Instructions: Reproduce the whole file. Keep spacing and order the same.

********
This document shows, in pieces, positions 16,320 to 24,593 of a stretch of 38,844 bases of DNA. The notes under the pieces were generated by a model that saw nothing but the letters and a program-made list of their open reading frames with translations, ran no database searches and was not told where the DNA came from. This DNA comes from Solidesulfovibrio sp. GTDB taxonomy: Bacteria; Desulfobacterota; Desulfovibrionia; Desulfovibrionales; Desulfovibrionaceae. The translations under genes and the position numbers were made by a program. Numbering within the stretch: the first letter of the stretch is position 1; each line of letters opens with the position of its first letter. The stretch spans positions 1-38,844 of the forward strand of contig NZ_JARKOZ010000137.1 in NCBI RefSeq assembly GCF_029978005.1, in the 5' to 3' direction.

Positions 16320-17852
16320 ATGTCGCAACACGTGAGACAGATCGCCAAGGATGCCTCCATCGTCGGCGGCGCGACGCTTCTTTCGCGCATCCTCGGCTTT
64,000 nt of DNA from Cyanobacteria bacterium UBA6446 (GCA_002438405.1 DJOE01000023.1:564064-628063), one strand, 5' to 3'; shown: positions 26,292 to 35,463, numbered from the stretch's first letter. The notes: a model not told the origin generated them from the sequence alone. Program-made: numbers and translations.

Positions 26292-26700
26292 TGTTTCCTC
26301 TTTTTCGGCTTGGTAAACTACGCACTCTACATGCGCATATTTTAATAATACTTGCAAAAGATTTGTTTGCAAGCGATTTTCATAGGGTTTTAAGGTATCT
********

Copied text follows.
This document shows, in pieces, positions 16,320 to 24,593 of a stretch of 38,844 bases of DNA. The notes under the pieces were generated by a model that saw nothing but the letters and a program-made list of their open reading frames with translations, ran no database searches and was not told where the DNA came from. This DNA comes from Solidesulfovibrio sp. GTDB taxonomy: Bacteria; Desulfobacterota; Desulfovibrionia; Desulfovibrionales; Desulfovibrionaceae. The translations under genes and the position numbers were made by a program. Numbering within the stretch: the first letter of the stretch is position 1; each line of letters opens with the position of its first letter. The stretch spans positions 1-38,844 of the forward strand of contig NZ_JARKOZ010000137.1 in NCBI RefSeq assembly GCF_029978005.1, in the 5' to 3' direction.

Positions 16320-17852
16320 ATGTCGCAACACGTGAGACAGATCGCCAAGGATGCCTCCATCGTCGGCGGCGCGACGCTTCTTTCGCGCATCCTCGGCTTT
64,000 nt of DNA from Cyanobacteria bacterium UBA6446 (GCA_002438405.1 DJOE01000023.1:564064-628063), one strand, 5' to 3'; shown: positions 26,292 to 35,463, numbered from the stretch's first letter. The notes: a model not told the origin generated them from the sequence alone. Program-made: numbers and translations.

Positions 26292-26700
26292 TGTTTCCTC
26301 TTTTTCGGCTTGGTAAACTACGCACTCTACATGCGCATATTTTAATAATACTTGCAAAAGATTTGTTTGCAAGCGATTTTCATAGGGTTTTAAGGTATCT